Sunday, May 10, 2009


Ming Chinas brief flirtation with overseas expansion provides unequivocal evidence of the remarkable competence of Chinese shipwrights, navigators and sailors. Chinese mariners had long traded in the same waters without official sanction, but seafarers ranked low in the Confucian social hierarchy and received little attention from court historians and chroniclers. The inset shows an early sixteenth-century Portuguese nao silhouetted against a nine-masted Ming treasure ship.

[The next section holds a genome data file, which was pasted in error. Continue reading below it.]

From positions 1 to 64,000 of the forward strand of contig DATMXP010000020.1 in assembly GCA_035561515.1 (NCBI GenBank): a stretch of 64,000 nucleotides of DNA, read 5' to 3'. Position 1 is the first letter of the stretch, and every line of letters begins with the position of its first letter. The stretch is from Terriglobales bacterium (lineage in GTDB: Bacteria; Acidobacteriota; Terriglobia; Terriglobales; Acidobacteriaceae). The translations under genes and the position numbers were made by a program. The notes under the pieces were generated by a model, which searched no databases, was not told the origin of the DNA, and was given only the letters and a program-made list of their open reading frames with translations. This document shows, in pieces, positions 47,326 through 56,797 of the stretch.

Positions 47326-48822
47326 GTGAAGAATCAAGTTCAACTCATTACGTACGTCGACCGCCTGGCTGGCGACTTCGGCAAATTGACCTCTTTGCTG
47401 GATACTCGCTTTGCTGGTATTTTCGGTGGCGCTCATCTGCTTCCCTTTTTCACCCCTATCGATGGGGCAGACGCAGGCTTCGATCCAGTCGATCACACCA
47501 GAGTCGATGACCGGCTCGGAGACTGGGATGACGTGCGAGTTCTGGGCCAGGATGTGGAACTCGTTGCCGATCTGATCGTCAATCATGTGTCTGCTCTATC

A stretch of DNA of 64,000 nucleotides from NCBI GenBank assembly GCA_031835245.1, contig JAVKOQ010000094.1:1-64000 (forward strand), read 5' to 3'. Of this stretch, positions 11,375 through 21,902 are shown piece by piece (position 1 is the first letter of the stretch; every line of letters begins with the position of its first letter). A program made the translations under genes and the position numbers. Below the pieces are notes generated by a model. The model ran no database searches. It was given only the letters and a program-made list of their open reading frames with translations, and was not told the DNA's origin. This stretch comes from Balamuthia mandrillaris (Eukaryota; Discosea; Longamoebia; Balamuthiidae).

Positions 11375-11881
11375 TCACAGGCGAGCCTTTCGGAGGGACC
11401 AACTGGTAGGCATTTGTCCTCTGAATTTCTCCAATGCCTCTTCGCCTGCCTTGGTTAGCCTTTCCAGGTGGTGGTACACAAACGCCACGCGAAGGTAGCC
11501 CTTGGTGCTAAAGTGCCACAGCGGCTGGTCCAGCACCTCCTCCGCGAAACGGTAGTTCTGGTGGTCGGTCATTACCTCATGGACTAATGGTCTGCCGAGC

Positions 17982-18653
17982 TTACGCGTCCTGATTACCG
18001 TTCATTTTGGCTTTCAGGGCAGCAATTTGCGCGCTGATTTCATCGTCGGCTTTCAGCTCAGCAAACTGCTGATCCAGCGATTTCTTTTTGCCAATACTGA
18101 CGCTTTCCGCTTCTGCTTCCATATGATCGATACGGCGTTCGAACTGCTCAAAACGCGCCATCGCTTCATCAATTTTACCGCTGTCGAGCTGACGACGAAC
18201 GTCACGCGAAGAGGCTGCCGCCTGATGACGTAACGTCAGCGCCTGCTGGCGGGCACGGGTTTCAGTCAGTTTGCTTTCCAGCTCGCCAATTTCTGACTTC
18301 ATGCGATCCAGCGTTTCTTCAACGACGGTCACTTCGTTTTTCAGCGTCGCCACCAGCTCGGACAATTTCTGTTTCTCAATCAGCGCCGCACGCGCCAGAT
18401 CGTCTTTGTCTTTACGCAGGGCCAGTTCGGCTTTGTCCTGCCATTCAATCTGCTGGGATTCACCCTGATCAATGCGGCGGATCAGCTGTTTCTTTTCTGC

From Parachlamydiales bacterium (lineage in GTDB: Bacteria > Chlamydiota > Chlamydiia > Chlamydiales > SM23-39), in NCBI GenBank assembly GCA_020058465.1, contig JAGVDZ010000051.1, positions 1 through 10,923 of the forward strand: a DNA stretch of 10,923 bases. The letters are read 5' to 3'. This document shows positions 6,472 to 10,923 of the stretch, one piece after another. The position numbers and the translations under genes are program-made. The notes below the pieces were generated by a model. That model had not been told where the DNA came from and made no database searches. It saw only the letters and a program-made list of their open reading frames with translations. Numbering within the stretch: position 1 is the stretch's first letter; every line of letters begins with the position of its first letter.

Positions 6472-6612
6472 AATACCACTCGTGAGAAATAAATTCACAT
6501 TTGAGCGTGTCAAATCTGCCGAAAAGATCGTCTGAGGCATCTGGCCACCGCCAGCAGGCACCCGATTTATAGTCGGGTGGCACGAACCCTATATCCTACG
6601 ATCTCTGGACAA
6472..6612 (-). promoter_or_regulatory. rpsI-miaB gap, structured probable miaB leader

The Chinese sphere stretched from the Sea of Japan to the Straits of Malacca. China was culturally and economically dominant in the region and had the potential for naval mastery, a potential that was actually realized under the southern Sung dynasty (1127-1279), although we know little about the details. By the thirteenth century, as travellers Marco Polo and ibn- Battutah attested and nautical archaeologists have confirmed, junks engaged in long-distance trade were as stoutly built and as seaworthy as any ocean- going vessel afloat. But with few exceptions, after the Sung dynasty, China's rulers focused their attention on terrestrial affairs. Of critical importance, the mandarins (the Confucian literati responsible for day-to-day governance) were at best ambivalent about overseas trade, particularly when conducted by Chinese. After overthrowing the Sung dynasty, the Mongol Yuan dynasty (1260-1368) mobilized Chinese and Korean shipyards and mariners to mount massive invasions of Japan in 1274 and 1281. Both invasions failed, and in the ensuing years the Yuan became increasingly sinicized and turned their backs to the sea. Mandarin attitudes prevailed thereafter, save for a brief interlude under the first emperors of the Ming dynasty (1368-1644).